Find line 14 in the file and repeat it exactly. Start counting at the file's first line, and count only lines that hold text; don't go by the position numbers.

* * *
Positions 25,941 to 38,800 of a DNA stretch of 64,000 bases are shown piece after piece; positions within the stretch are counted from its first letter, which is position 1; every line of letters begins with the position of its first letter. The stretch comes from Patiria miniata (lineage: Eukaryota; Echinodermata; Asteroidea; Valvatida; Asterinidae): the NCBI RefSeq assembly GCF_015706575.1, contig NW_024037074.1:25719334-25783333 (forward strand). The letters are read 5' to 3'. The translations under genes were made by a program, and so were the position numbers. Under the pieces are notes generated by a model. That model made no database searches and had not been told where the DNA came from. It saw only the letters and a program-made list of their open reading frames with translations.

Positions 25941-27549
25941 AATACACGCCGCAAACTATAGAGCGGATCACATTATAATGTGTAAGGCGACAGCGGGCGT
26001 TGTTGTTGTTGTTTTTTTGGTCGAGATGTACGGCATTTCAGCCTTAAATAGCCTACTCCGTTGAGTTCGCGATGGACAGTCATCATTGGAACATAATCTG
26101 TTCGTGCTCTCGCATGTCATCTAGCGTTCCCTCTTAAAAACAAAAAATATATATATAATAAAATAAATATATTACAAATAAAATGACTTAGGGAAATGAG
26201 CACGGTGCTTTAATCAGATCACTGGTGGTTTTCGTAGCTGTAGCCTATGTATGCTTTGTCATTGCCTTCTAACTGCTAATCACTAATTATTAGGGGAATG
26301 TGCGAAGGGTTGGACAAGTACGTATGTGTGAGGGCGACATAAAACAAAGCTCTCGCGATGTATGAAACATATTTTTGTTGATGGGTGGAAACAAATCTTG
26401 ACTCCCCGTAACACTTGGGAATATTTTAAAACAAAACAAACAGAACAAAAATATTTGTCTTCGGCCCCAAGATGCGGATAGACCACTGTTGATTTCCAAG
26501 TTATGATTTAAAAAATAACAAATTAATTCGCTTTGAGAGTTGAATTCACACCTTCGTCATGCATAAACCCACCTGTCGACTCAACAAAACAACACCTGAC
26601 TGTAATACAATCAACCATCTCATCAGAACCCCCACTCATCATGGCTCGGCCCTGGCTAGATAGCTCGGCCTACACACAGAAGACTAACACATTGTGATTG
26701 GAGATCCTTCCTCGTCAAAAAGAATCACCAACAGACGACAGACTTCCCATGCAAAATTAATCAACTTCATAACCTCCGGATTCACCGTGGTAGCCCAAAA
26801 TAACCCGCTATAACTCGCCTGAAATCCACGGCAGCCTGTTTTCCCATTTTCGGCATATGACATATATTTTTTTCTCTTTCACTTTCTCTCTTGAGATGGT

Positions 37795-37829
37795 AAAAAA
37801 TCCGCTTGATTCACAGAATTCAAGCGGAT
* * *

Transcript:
37795 AAAAAA